Dance, Reviews, Stage

SDC's New Breed (Carriageworks, Sydney)

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The foundations of Neil Balnaves and Phillip Keir are each notable for the ground-breaking support they give to contemporary dance programs. Thankfully some patrons want to support dance beyond just the finery of the Australian Ballet.
Supported by the Balnaves Foundation, New Breed is again displaying four new choreographers given the cavernous space of Sydney’s Carriageworks and the chance to make something special with the Sydney Dance Company.
Beyond access to these highly creative dancers, the offer from artistic director Rafael Bonachela incudes the company’s considerable production resources, and its dedicated audiences. New Breed, in its second year, is already near sold out.
Its appeal is surely in the parade of diverse, sometimes madly imaginative works; short works which push boundaries but are defined, usually, by one clear idea or narrative.
The shortest work is by SDC dancer Bernhard Knauer, who is classically trained and was raised in Dresden. Derived is focused on a double bass and cello score composed by his father, Jurgen, and performed by his brother, Martin.   In sharp squares of light (from Matthew Marshall), one, two or three figures dance with an urgency which builds to distortion.
They flex and undulate, swinging their gestures outwards with increasing wildness, but remaining within that classical square. Derived is a short and sharp entrée. Interestingly, Knauer performed in a not dissimilar duo staged last year by another New Breeder.
Then with the longer, Conform, Kristina Chan and her eight all-male dancers took full possession of the wide Carriageworks space. To a synthesised, punctuated soundscape from James Brown, the dancers were charged to show the forces now pressuring modern man — the pack mentality, the dominating force to conform, the group versus the individual.
Chan is an experienced choreographer, winner of a Helpmann and two Australian Dance Awards, and Conform has engaging dramatic highlights. The eight figures sag very slowly under what seems like a crackling old record, or are spun from their necks, down through their bodies, by some outside force. Being a bloke, it seems, is a lonely experience.
A marching male line cross-crossing the stage crashes through individuals and then splinters themselves into confusion. Dancer Richard Cilli is abandoned to a lyrical writhing until finally, in a moving climax, each dancer quietly, slowly, consecutively, replaces his body shape on the floor.
Two men lean against each other, only just managing, with deliberate minimal contact, to hold each other up. The image itself encapsulates Chan’s Conform, a work of strong images but between them, longer sagging moments calling out for a stronger kinetic drive.
Queenslander and SDC dancer Fiona Jopp then makes a welcome leap into buffoonery with her first time choreographic work, So Much, Doesn’t Matter. It’s a parody, almost an historic masque, around the ancient song Greensleaves, which is so old that even Shakespeare mocked it — to say nothing of Mr Whippy.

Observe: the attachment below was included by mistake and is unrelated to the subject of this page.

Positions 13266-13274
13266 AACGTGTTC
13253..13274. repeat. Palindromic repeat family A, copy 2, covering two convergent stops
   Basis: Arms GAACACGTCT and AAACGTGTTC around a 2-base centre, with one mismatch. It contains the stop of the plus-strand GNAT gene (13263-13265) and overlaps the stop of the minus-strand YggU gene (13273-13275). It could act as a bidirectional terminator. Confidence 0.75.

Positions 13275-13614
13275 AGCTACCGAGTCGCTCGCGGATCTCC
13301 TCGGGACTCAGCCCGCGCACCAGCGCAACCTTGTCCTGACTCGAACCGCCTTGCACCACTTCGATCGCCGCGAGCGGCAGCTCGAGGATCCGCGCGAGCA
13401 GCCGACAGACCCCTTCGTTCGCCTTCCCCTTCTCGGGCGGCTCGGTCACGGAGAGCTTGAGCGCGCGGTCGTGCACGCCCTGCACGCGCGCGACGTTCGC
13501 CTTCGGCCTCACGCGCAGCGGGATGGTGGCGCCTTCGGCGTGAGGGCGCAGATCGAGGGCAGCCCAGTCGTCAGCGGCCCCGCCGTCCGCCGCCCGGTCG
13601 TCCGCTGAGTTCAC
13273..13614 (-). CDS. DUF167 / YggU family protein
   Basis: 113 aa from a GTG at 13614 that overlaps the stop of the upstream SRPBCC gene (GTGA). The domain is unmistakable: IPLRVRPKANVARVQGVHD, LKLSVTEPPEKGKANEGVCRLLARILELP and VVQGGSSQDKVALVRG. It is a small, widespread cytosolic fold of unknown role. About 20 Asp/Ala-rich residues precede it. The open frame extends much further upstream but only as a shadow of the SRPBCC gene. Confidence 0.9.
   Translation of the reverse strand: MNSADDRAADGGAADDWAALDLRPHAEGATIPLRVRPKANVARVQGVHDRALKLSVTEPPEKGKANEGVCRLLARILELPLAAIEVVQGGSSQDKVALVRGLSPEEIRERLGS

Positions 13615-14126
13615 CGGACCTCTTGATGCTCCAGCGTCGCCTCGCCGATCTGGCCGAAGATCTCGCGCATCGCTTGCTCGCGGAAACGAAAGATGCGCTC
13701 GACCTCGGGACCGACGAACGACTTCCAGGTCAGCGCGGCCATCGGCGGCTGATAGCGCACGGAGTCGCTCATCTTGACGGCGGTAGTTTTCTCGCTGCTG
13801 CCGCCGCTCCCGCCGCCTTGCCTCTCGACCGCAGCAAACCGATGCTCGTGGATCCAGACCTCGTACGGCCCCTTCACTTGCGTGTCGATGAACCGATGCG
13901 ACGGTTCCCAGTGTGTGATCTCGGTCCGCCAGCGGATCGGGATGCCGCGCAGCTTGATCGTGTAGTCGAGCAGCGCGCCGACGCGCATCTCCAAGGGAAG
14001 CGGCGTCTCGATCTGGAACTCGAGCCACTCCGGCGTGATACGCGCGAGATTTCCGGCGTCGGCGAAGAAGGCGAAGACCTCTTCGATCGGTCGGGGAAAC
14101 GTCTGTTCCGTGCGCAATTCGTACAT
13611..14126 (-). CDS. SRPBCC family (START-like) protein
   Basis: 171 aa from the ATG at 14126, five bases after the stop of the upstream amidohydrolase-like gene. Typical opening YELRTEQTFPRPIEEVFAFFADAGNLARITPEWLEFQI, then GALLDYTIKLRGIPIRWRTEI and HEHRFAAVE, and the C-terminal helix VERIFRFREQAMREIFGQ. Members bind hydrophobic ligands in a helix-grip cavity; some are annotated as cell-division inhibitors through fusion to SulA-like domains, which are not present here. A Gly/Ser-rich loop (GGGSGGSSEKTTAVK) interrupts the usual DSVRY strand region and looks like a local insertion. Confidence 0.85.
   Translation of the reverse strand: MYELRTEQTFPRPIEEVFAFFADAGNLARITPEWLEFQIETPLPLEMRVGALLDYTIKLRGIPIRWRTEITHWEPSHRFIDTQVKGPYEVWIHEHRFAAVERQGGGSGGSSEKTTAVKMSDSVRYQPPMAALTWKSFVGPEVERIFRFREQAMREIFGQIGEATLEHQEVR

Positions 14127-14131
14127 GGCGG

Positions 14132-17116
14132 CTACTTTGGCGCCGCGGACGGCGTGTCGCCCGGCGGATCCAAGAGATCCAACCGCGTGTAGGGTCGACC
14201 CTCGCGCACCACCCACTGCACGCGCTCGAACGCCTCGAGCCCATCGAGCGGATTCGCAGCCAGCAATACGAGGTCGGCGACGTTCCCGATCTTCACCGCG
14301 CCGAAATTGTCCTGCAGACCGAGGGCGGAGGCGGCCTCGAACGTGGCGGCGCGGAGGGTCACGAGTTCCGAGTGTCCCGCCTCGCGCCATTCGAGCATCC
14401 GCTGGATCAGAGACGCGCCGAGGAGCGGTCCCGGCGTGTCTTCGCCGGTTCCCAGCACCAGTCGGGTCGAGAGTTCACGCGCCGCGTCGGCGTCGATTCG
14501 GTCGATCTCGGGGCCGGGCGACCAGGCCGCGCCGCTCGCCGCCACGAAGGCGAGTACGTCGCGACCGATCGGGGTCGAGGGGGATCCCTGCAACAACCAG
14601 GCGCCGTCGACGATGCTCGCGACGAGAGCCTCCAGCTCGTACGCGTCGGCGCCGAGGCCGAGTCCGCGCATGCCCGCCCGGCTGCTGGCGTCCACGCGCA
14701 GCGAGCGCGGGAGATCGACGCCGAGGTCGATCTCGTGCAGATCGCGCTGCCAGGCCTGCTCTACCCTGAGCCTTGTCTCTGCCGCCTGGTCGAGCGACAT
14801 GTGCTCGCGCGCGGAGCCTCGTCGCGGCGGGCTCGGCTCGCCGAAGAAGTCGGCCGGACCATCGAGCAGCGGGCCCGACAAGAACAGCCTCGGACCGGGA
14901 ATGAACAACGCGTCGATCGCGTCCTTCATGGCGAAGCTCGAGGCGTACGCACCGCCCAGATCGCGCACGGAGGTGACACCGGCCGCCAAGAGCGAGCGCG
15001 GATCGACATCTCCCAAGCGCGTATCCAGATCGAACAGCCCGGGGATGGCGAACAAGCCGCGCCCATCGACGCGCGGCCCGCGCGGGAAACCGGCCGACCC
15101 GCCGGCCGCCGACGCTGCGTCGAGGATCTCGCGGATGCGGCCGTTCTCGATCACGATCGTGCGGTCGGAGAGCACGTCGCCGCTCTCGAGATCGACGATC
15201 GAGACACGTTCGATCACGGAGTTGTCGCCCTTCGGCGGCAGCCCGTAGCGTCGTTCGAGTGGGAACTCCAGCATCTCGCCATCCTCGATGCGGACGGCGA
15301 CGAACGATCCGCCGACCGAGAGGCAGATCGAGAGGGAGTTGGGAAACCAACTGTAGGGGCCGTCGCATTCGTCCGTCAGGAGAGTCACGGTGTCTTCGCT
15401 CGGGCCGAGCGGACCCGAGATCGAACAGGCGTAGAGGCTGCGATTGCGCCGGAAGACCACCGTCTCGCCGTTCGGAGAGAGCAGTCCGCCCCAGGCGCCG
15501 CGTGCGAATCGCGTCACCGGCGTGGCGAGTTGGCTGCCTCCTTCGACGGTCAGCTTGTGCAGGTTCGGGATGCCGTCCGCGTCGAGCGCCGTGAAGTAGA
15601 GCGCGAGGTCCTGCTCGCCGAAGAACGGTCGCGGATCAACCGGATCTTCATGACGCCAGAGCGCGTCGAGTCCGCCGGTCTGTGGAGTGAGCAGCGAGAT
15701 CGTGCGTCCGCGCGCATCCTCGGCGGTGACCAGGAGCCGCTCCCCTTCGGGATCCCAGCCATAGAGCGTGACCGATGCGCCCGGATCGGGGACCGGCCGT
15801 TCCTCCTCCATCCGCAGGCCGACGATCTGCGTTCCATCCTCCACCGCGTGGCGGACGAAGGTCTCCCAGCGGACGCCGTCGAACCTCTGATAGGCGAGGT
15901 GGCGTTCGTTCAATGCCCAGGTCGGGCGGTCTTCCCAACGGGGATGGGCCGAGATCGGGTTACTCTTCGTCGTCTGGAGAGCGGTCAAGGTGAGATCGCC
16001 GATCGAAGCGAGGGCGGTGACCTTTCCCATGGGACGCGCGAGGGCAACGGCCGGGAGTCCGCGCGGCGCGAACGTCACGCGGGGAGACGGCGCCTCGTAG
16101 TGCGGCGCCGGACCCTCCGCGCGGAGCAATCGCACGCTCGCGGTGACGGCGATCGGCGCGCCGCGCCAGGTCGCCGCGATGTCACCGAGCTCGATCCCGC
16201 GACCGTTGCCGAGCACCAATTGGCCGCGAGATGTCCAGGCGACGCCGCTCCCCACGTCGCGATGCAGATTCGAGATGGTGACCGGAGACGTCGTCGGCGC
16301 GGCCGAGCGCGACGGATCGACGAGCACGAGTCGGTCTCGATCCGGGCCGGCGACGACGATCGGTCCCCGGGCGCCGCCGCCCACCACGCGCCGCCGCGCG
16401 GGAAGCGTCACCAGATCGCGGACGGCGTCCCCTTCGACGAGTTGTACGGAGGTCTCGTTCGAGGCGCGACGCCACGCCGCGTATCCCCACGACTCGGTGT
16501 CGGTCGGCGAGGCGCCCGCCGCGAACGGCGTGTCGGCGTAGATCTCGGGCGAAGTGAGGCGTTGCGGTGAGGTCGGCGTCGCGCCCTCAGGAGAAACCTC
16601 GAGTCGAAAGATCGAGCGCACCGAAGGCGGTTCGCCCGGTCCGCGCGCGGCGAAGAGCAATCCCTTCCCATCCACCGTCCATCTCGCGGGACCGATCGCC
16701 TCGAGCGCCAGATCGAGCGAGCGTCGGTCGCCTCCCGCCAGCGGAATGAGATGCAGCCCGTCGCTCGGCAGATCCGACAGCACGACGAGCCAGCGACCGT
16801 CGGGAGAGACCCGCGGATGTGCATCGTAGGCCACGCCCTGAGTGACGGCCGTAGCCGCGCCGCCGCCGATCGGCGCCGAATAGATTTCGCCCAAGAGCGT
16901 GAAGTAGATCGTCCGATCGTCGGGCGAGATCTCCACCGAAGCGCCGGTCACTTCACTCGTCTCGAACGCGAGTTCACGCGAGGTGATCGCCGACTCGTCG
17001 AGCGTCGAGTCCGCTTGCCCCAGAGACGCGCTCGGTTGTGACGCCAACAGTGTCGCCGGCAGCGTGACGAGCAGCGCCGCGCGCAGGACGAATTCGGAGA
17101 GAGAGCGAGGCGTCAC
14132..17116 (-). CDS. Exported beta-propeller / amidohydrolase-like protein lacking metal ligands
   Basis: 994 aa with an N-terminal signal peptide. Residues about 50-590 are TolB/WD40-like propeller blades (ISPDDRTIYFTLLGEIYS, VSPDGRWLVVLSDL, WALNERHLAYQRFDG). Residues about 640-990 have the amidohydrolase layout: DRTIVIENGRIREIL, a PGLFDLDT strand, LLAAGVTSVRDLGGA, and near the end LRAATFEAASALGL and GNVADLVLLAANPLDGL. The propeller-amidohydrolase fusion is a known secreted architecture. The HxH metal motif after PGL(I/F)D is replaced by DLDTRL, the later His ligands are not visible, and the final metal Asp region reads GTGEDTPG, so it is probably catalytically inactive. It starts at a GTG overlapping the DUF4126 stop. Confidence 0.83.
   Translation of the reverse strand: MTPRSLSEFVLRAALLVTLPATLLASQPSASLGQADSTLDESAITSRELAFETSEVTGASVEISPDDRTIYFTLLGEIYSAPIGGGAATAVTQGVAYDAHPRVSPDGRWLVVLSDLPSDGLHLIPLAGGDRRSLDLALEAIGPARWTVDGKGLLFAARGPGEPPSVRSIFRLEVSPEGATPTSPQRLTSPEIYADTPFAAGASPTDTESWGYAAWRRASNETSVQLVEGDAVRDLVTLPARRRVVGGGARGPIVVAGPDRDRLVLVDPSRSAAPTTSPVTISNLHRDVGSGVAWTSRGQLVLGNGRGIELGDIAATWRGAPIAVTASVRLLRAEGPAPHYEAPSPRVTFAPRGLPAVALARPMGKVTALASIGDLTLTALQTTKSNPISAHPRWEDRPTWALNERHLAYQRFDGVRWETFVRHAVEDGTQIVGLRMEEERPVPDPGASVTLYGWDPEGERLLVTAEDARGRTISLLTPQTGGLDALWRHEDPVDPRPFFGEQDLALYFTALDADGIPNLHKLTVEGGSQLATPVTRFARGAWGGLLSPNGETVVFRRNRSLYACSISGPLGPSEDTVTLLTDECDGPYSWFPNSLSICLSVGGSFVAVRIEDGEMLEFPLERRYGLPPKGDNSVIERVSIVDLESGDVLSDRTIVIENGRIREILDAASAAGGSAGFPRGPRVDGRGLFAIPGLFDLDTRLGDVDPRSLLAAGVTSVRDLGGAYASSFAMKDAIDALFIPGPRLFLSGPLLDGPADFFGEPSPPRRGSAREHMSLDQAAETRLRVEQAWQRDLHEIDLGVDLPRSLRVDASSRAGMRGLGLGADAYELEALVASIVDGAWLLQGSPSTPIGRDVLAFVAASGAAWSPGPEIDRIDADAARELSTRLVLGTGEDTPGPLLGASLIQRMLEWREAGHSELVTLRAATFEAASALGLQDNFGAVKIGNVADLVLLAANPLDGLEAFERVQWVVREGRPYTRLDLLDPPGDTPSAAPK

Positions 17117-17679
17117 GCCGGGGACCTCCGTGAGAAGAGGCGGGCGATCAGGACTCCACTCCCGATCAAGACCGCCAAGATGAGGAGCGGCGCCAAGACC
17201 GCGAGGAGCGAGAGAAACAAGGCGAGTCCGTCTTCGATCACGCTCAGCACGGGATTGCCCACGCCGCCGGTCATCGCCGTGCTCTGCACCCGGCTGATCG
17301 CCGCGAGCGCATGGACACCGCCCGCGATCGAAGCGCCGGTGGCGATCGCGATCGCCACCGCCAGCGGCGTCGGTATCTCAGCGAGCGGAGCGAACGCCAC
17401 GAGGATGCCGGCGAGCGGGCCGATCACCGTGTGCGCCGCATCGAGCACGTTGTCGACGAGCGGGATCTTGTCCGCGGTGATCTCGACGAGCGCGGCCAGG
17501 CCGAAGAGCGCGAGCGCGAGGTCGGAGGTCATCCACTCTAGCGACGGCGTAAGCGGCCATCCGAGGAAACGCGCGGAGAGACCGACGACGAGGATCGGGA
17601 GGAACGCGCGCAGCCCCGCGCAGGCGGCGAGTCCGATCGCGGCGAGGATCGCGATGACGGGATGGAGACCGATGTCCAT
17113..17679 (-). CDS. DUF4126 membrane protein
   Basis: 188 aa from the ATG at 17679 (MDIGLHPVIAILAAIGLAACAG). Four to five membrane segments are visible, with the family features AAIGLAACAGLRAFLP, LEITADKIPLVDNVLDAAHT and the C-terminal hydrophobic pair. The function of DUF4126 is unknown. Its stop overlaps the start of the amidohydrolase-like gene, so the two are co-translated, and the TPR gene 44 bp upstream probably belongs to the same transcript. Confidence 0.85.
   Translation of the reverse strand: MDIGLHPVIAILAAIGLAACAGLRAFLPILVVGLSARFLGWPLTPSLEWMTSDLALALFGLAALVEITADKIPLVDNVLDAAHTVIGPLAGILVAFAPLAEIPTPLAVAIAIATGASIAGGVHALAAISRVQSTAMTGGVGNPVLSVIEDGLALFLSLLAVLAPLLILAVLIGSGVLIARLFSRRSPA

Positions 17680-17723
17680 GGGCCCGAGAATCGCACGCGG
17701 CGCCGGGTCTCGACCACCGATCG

Jopp appears to tear away our own memories and innocence associated with the song. A woman works through a teasing chorus, seducing and enfolding each of them out of their long unisex dresses. Elsewhere, the dancers play tag games, copying each other’s exaggerated movements like in the schoolyard. An Elizabethan jester is in the sidelines and meanwhile Leonard Cohen drawls through his version of Greensleaves, amongst others.
Through these games, one wonders at Jopp’s intention and daydream at the creative agility of her dancers, who commit so dramatically through what seems a bit silly. Jopp’s appeal though in this show is her theatrical surprise and her witty mix of courtly style and vernacular fun.
Daniel Riley is an interesting fourth choice given his considerable experience as a dancer with Bangarra, most recently in its revival of Ochres, as well as his choreographic experience there, notably with a gritty, urban, all-male dance work called Scar. Here he’s a counterpoint to that and to Chan’s Conform, by working only with the female SDC dancers.
Reign (pictured above) focuses on a reigning powerful woman (Janessa Dufty) who is brought down by the clan. They’re a group of women dressed in rough knit white tunics, their hair ghosted white, and advancing across the stage (under Marshall’s effective blue lighting) looking alarmingly like zombies. No wonder Dufty scrambles to sweep up and sit atop her pile of orange seeds.
The vision of these dancers mixing contemporary and indigenous techniques, their bodies more grounded and their limbs more splayed than usual, is evocative. A long chorus line, as each sways out sideways, may lack Broadway precision but makes up for it in attack and dramatic story-telling. And Reign offers a compelling score mixing Prokofiev with Nick Thayer.
New Breed has grown quickly in reputation. These works by barely emerging choreographers premiered not this week in Sydney but last month at Germany’s Festspiele Ludwigshafen dance festival — presented with the SDC’s recent triple bill Triptych.  And a stand-out choreographer from New Breed’s inaugural season last year, Adelaide’s Gabrielle Nankivell with her fanciful Wildebeest, was recently awarded the 2015 Tanja Liedtke Fellowship. Wildebeest is also to feature in the SDC mainstage double bill, Untamed, in October, partnered with a new Bonachela work. A good investment can go a long way.
[box]New Breed is at Carriageworks until December 12.[/box]

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